“Some types of these will be standalone, un-tethered devices that seldom connect to the network,” he said. “Other types, like the iWatch, will always be connected. Both types have a common requirement of long battery life—what we call “performance-efficiency—the need for security, since all are communicating machine-to-machine, and low-cost, since many applications such as smart lights are price-sensitive. The single greatest difference between the two types is communications capabilities. The ‘always connected’ types of devices will require support for a variety of communications, from NFC to WiFi and others. In many ways, ‘always connected’ makes wearable devices, from a semiconductor standpoint, a lot like low-power IoT devices. In that respect, it’s important to monitor the IoT device market requirement trends, to see how wearable devices can leverage it.”

Microcontroller OEMs say they are looking at adding dual-bank flash, hardware encryption blocks, and external devices specifically designed to sniff out contaminated code.

“We are used to scenarios where devices are available anytime and anywhere,” said Asaf Shen, vice president of products at Sansa Security. “However, that will not necessarily be the case for a lot of the IoT devices. Things like constant polling and keeping radios in ready mode will not work for many of the devices on the IoT within both power and security envelopes. “Devices will need to have very specific security, communication and frequency of event profiles cognizant of power related operation.”

For low-power scenarios the payload sizes, frequency of transmission and overhead must be optimized, regardless of the process node. Securing the transmission mode to fit into the power budget is also a must. Best power and security practices, as this evolves, will include particular (pseudo or completely random) challenge and response, power-optimized scenarios to verify the nodes before the actual control and data are sent to ensure that the target node is the authentic, intended recipient.

Going forward, the primary security design requirement for the IoT revolves around the Internet. Current designs primarily are focused on either standalone or closed-network systems. That makes security design much less complex. However, as IoT networks become “open,” security design will take on a new level of complexity. Open networks are an order or magnitude more vulnerable, and have another order of magnitude more of threats. That equates into a virtually bottomless bucket of security threats, to which more are added daily. Add in low power demands and it becomes even tougher to solve.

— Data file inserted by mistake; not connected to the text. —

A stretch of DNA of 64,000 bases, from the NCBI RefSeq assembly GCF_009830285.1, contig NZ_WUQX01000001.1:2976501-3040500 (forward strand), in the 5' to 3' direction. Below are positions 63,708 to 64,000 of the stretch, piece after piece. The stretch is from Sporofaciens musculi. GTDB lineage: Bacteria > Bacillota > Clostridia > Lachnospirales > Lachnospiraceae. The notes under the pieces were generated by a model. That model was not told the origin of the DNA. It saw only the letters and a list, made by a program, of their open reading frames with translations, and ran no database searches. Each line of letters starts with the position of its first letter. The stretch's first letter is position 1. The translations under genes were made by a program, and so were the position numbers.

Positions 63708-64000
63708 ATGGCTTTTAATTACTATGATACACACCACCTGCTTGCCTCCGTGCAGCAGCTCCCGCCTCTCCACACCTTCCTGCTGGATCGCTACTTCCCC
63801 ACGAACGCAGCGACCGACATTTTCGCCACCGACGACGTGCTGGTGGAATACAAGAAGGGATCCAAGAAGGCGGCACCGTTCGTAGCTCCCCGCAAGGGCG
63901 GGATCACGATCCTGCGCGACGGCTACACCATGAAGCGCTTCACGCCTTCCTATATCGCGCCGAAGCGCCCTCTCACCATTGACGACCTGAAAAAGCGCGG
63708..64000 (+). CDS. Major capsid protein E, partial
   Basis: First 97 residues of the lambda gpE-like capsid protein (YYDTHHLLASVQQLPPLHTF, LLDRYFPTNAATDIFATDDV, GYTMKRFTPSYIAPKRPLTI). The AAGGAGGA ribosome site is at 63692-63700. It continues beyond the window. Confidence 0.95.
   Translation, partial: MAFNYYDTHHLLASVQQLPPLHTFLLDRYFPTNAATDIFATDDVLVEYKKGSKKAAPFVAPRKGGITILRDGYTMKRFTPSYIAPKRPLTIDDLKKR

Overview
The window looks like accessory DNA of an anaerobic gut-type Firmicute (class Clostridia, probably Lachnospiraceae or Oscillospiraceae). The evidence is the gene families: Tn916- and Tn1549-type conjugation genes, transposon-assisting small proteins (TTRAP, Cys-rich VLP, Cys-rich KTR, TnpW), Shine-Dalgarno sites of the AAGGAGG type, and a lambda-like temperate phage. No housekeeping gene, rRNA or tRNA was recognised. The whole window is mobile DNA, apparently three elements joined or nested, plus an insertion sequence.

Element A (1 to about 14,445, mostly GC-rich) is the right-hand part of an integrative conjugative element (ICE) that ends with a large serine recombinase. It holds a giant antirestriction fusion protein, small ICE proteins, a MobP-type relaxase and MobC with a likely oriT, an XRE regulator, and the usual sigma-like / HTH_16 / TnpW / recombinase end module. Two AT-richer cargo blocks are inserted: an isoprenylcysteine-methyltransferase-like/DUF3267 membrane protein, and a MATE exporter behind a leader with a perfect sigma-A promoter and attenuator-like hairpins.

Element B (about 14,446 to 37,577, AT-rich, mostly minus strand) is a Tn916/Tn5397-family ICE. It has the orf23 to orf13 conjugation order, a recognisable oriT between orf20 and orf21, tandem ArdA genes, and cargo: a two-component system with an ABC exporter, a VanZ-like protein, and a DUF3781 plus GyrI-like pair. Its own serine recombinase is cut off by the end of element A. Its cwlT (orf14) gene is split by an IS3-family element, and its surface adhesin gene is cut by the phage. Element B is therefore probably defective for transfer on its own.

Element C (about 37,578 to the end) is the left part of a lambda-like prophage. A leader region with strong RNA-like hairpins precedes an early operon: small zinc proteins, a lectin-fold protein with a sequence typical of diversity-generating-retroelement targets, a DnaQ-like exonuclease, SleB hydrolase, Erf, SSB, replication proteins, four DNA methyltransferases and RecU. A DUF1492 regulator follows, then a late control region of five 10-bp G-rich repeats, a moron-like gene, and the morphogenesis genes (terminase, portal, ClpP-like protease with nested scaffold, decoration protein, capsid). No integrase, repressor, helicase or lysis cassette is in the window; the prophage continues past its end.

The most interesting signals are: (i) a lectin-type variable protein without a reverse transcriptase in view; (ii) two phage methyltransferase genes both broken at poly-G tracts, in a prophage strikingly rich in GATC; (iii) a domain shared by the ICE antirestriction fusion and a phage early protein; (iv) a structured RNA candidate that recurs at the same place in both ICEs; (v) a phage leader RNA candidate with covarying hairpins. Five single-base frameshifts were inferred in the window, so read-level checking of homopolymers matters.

Progress in securing new and evolving low-power IoT devices is in the early stages. Security and low power, on the other hand, are fairly well along the experience curve. But integrating what we know well with what we haven’t seen much of yet, and do not have a deep well of experience with designing, creates a very challenging landscape. One promising theory is to set up nodes on a participatory premise, where nodes are able to interface with each other to interactively, and in real time, report all suspicious activity on the network. But this must be done in a very constrained code space, and the tight power budget raises its head again.

Current consensus is that the best thing to secure is the endpoint. And, best practice dictates that it be protected against current threats and be agile enough to be able to adapt to future threats – whatever that schematic looks like. Because there are some uncharted waters along the way, it still is a bit of a tall order – low power, security and the Internet. But, there is little doubt that, eventually, a workable model will evolve and a direction will ensue. The question is whether that’s before or after a major security breach.